Bridgham Family Picture“We reviewed your application, and you’re worthless.”

It was 2010 and Jim Bridgham was on the phone with a recruiter for an Active Duty Air Force Chaplaincy position, his dream job. “You’re worthless,” the recruiter repeated. This was the second year the Bridgham had applied for the position. A few years later, he applied one more time only to be told that due to an administrative error, he was no longer eligible. His dream job was now completely out of reach.

Bridgham first felt the call to ministry in 2000. His journey since then has been characterized by seasons of waiting and by faithful service in the midst of disappointment.

In 2016, Bridgham received an unexpected phone call inviting him to apply once more to the Air Force Chaplaincy, leaving the Air National Guard Chaplaincy for a position with an active duty Wing. A few months later, he was accepted, and within two weeks he and his family moved to Virginia to serve.

At Winter Conference, Bridgham was ordained to the Diaconate, fulfilling another long-held dream. We recently sat down with Bridgham to hear his story


Tell us about yourself. What is your faith background?

I grew up in a small suburb of Boston. My parents were good, hardworking people. I spent a lot of time with my grandfather, who was a retired Navy Chief Petty Officer and who mentored me, and watched me when my parents worked.

I didn’t have a strong faith growing up. In High School, a world religions class inspired a Universalist faith, which is what I believed into my college years. I was a good kid, very straight edged.

During my first year of college two important things happened. First, I started dating my (now) wife and, second, we started attending Navigators, a Christian collegiate ministry. My wife and I both came to Christ and were mentored by some wonderful people.

We started attending an Episcopal Church across the street because our mentors told us to go to a church, and that was the closest one. During that time we fell more in love with God and in love with the liturgy.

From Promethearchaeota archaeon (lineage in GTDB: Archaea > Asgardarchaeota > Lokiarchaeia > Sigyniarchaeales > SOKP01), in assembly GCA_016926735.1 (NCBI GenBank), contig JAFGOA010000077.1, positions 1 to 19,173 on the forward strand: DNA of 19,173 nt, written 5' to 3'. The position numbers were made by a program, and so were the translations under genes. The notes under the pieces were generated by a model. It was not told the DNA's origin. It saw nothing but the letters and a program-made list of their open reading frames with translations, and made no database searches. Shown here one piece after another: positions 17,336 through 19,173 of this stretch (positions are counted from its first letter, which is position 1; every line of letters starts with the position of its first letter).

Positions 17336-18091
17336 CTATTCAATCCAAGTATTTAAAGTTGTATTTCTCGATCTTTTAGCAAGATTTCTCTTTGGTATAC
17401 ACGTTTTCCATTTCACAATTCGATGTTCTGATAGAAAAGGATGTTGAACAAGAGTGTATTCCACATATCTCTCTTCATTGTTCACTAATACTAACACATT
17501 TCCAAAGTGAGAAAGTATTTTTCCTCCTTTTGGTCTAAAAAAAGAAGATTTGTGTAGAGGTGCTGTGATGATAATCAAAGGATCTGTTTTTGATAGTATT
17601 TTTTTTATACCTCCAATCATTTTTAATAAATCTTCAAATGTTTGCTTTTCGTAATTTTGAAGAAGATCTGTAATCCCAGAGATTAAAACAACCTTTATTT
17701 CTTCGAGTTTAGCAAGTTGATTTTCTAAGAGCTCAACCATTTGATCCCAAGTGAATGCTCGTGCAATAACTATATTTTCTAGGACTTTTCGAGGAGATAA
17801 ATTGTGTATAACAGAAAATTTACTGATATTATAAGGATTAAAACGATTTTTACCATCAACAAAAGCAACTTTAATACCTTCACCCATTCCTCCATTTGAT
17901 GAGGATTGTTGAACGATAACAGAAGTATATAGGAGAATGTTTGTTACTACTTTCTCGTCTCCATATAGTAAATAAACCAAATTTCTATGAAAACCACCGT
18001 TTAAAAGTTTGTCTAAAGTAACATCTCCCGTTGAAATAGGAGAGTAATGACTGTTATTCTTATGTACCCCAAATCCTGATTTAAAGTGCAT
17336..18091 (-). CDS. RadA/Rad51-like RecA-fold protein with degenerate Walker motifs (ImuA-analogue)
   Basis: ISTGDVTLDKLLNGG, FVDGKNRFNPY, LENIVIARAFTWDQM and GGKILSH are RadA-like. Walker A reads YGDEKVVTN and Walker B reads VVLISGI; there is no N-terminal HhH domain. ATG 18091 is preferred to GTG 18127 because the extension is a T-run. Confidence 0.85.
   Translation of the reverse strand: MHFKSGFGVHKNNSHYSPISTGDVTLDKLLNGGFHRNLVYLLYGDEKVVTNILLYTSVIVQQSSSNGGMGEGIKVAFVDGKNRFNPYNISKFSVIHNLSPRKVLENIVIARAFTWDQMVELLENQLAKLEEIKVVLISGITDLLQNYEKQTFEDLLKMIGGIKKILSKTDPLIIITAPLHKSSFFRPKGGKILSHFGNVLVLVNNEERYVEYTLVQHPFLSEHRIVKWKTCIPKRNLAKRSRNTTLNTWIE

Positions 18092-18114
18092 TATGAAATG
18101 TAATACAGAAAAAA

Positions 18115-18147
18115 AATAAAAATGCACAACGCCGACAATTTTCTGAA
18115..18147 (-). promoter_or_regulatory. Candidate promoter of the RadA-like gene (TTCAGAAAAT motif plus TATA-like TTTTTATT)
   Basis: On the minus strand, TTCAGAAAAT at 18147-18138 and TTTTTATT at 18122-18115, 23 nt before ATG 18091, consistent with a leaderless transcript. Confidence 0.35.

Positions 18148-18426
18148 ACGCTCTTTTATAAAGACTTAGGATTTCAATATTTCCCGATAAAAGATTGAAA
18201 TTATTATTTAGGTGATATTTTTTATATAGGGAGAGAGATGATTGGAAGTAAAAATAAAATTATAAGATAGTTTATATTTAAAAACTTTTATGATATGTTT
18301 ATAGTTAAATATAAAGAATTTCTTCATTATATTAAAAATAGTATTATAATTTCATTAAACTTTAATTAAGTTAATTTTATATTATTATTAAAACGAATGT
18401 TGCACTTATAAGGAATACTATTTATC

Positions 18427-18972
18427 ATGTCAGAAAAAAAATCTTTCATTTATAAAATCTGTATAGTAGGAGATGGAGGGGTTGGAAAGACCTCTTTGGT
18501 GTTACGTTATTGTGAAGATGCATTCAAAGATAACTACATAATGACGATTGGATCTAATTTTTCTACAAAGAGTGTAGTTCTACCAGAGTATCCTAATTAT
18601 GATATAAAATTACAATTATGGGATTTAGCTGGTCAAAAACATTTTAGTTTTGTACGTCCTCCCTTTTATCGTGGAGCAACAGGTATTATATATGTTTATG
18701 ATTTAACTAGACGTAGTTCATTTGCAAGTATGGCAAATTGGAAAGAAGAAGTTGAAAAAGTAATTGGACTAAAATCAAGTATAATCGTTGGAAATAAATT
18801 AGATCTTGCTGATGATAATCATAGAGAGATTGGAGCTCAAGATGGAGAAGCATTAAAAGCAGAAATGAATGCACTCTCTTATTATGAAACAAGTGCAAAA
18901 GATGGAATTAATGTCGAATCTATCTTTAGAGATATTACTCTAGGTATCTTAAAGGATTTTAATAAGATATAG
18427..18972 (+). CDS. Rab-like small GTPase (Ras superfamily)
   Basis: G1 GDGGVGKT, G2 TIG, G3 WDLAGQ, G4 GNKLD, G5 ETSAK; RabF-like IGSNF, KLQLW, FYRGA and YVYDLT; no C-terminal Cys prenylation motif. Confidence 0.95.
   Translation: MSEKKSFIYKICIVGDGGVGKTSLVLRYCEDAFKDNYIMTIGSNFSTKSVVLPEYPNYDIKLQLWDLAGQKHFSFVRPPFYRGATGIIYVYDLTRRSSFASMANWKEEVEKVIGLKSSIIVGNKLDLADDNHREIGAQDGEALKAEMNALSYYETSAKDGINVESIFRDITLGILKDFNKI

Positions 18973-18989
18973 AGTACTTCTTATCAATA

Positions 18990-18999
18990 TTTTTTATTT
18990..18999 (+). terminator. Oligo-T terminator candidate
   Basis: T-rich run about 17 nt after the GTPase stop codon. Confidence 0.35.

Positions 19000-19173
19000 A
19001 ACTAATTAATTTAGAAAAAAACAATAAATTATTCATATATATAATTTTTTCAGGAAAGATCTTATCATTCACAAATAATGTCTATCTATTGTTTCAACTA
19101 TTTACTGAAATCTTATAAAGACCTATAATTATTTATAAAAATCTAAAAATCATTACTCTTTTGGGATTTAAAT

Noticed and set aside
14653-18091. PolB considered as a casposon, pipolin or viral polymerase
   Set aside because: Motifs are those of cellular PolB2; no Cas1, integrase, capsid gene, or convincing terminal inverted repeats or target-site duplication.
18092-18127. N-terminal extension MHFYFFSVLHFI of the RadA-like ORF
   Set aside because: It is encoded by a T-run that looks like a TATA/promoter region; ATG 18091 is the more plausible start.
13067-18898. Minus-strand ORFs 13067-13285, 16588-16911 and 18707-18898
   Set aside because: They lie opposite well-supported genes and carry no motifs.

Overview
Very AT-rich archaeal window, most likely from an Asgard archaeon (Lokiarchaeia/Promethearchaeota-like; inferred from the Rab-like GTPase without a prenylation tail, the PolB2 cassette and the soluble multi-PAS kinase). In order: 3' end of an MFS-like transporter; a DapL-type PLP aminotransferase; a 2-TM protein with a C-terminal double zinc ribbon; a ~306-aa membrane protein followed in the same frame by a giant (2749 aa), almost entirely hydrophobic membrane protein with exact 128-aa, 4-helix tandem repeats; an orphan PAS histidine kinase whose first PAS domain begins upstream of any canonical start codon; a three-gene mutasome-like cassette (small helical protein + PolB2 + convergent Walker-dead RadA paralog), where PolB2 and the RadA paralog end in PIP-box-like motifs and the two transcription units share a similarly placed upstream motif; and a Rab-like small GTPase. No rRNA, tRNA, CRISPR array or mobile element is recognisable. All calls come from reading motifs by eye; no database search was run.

When did you first start pursuing ordination and Air Force Chaplaincy?

I first started pursuing ordination in 2000-2001, but encountered some delays. The Anglican Mission was brand new and I was about to go into active duty with the Air Force. I pursued ministry as part of a chaplaincy organization, the International Ministerial Fellowship, while I served as an intelligence officer.

In 2006, I attended seminary in Denver. I received my Master’s of Divinity with an emphasis on leadership and was mentored by a Denver SWAT team Chaplain as part of a local congregation. All the while I employed the Book of Common Prayer and continued self-study, working through a list of books recommended to me by Canon (now Bishop) Kevin Donlon.

At the end of that time in seminary, I had completed my Masters of Divinity, and was commissioned into the Air National Guard as a Chaplain. I applied for an active duty chaplaincy position, my dream job, in 2009 and was not accepted. At the time, the Air Force was the most selective military chaplaincy, accepting only a few applicants a year. If you weren’t the absolute best, you simply didn’t make the cut.

I applied to active duty again a year later. I had been working as a federal civilian in the Government alongside my position as a traditional (part-time) Air National Guard Chaplain.